Re-thinking Speed in Financial Markets: Part 3
The IEX decision has re-ignited a polarizing debate about speed being good or bad for markets. What is the alternative to those two camps? If we think of speed as a proxy for price certainty, how would our perception of its role in modern market structure change?
We are entering a new chapter in speed where information about speed will become more valuable than speed itself.
In trading, two important attributes that market participants seek are liquidity and best execution. The ability to provide both of these is critically dependent on price certainty. We define price certainty as the probability of being able to access the price advertised by the market. Fast venues with fast participants generally operate with greater price certainty. However, slow participants on fast venues will have less price certainty compared to fast participants. Price certainty on slow venues will be less than that on fast venues. Fast participants on slow venues will have less price certainty advantage over slow participants as all participants have less price certainty. If only it was that simple.
In US Equities Markets we have a mix of fast participants and slow participants, fast venues and now slow venues (IEX), all interacting electronically based on a complex set of rules (e.g. order protection rule) and sophisticated order types — immediate (IOC) orders and now “extended life” orders (Nasdaq). We have co-location, speedbumps, random order processing, and now clock-synchronized multi-venue order submission (see US patent application14/451,356). All techniques used to leverage or de-leverage the impact of speed, or more accurately differences in speed, on execution outcome. Add to this, random traffic effects creating random delays that complicate prediction of execution outcome and quality. This is why I believe it will prove futile to regulate speed. It is impossible to eliminate the effects of speed from the equation unless you ban computers completely. What to do?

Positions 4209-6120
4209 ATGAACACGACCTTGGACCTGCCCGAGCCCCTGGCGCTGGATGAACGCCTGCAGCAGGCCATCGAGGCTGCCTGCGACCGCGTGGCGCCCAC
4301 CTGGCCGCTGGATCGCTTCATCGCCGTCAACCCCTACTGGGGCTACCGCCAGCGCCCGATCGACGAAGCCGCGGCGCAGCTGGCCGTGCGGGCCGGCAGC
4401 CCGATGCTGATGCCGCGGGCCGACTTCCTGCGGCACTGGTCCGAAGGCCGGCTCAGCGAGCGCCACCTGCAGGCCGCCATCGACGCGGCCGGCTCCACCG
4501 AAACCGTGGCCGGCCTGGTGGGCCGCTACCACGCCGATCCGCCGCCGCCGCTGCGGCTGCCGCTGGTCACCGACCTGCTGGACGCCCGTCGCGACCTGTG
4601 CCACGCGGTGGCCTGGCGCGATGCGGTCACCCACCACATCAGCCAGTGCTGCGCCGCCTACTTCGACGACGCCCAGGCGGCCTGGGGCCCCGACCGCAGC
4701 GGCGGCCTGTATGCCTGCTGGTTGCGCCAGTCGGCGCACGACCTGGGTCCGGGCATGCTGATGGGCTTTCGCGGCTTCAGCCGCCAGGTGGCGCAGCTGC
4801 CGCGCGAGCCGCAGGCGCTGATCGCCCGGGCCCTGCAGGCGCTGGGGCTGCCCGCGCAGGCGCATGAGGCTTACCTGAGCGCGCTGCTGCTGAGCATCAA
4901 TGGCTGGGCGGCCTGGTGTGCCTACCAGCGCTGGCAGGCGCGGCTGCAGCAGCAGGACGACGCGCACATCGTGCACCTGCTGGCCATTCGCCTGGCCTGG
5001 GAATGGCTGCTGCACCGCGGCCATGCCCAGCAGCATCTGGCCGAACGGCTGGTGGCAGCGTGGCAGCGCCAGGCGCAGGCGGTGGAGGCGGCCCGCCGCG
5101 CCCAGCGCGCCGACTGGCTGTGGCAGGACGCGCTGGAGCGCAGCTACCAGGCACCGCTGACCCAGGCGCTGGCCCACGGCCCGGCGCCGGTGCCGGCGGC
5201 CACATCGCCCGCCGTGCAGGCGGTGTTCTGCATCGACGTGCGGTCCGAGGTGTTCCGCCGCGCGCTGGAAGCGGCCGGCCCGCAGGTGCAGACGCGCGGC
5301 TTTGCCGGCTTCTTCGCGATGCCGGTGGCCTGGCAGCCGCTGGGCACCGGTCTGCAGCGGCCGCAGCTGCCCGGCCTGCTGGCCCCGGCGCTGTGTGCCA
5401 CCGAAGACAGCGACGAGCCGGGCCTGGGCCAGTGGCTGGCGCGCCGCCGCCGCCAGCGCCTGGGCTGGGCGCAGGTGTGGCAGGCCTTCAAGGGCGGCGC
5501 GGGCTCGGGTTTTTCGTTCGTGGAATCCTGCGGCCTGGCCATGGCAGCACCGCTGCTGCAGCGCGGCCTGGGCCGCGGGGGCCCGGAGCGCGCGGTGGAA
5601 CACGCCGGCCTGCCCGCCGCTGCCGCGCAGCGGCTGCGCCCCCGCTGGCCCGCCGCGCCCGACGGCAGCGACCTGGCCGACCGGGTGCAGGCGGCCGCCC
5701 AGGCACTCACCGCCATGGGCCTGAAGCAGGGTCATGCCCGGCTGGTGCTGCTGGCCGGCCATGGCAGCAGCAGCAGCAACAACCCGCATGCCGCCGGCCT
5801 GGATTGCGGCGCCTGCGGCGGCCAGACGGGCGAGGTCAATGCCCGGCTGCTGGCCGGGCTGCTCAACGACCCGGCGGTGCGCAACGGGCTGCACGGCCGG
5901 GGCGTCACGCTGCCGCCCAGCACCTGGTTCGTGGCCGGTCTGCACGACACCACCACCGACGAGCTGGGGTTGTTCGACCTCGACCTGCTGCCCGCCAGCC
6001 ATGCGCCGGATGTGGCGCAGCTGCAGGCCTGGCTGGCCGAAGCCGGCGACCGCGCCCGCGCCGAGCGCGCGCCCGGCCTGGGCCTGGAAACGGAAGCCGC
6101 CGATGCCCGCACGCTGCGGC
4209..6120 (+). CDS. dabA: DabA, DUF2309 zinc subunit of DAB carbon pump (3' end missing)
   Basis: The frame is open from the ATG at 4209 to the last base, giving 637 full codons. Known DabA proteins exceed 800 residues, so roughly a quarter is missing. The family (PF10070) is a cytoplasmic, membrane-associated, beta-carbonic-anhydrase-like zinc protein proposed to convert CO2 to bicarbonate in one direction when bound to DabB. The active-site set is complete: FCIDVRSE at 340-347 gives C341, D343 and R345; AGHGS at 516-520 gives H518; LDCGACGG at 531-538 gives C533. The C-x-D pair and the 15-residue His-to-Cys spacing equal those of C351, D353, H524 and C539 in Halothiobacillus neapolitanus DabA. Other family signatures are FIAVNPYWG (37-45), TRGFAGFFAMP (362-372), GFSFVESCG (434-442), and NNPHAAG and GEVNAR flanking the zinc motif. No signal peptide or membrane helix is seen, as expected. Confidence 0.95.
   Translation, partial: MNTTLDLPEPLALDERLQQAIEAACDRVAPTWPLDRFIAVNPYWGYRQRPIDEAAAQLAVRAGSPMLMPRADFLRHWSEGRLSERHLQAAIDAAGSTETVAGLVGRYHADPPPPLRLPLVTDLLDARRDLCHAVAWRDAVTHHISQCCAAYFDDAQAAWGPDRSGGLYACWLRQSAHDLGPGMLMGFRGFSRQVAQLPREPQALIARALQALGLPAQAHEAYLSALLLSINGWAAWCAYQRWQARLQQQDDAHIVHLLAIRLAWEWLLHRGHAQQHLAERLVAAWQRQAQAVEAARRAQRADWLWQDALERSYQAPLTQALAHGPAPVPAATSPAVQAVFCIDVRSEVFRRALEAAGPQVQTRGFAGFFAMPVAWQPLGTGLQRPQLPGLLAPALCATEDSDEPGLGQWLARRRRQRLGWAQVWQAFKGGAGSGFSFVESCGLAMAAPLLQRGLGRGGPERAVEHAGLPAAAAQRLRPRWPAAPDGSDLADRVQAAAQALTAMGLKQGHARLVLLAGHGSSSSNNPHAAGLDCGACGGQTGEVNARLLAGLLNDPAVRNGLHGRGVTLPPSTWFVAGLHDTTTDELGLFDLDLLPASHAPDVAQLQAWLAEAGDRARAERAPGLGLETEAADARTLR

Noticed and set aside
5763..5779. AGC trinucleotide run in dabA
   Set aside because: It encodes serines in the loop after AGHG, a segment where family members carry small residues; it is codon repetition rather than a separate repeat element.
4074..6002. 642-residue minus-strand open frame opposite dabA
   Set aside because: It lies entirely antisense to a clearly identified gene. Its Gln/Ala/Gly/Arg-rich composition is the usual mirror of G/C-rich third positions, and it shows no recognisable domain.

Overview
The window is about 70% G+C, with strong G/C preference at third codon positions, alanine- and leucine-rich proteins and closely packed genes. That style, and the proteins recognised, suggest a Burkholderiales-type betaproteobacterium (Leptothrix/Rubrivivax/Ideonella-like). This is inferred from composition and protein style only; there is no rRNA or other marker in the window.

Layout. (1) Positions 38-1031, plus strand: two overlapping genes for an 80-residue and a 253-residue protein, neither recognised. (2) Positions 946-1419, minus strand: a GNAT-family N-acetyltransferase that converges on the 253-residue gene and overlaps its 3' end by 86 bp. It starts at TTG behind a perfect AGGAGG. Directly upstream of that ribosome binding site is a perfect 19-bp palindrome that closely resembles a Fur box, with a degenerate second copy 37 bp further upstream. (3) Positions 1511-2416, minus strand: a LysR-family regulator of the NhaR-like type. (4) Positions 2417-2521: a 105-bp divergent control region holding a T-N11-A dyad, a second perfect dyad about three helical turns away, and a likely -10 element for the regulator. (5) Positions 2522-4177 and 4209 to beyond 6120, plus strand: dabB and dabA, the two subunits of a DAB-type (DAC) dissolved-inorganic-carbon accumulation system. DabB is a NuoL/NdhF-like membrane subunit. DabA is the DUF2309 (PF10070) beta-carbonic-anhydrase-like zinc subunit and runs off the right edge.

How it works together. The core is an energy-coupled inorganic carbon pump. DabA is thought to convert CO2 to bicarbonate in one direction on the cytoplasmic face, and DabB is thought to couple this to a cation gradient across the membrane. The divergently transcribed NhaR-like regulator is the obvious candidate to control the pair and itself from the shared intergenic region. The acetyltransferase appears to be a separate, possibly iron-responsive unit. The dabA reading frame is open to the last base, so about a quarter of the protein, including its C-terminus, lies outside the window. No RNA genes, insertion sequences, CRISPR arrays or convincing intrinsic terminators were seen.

At the risk of simplifying, the faster you can receive market price and the faster you can respond to that price, the more likely you will be able to hit that price. The more a price is delayed and the slower you are in responding to a price, then the more likely the price is no longer available. In general, a fresh price is better than a stale price. Fresh prices are more certain. The “age” of a price (i.e. the difference in time between when a price was first created and when you received it) becomes a critically important metric to account for the potential effect of speed on execution quality.
Think of “age” as a risk coefficient to be used with “price”. It quantifies the probability of the price existing when you look to execute on it. We are all familiar with the “best before” date that typically accompanies perishable products. When we go to our local grocer we intuitively ask “is this today’s bread?”, “is this meat freshly cut?”. We always check the “best before date” on packaged perishables. In exactly the same manner, advertised market prices are perishable and need to be consumed before they go stale.
This then leads to the maxim I call the speed rule:
The Speed Rule — Decide to trade, once you know when the price was made.
Once we know the age of a price, we have transparency. We can then reasonably judge the validity of the price on offer and make an informed decision to trade or not trade based on our prior experiences of trading with prices of a certain age on certain venues. This can be applied uniformly across all venues irrespective of their speed. Of course, you may choose to weight your order routing decision to a fast venue or a slow venue depending on your execution experience and overall strategy. The point here is that once you observe the speed rule, then we no longer have to prescribe a specific speed or speed limit before we decide to trade. We simply deal with the speed environment that exists, and make informed decisions to trade that make the best of the situation. Just like how we deal with the weather.
So what is the catch? Unfortunately, there is one. We cannot accurately determine the age of a price on today’s markets because we don’t know time with sufficient granularity and accuracy. To determine the age of a price we need two things:
- A timestamp of when the price was generated
- A timestamp of when the price was received
The age is the difference between both timestamps. The problem is that timestamps used today by venues and participants lack the necessary granularity and are not synchronized to a common time reference across all venues and participants. Therefore, the age calculation is inaccurate. Sometimes the calculations using today’s venue timestamps are grossly inaccurate e.g. negative age — implying that the future happened before the past. This means we have to guess or deduce the real price of the market. This lack of precision synchronized time is the urgent problem to be solved by regulators. If we can’t tell time in the machine traded world, and can’t see exactly what is happening, we will never have a market structure that everyone accepts to be transparent, fair and robust.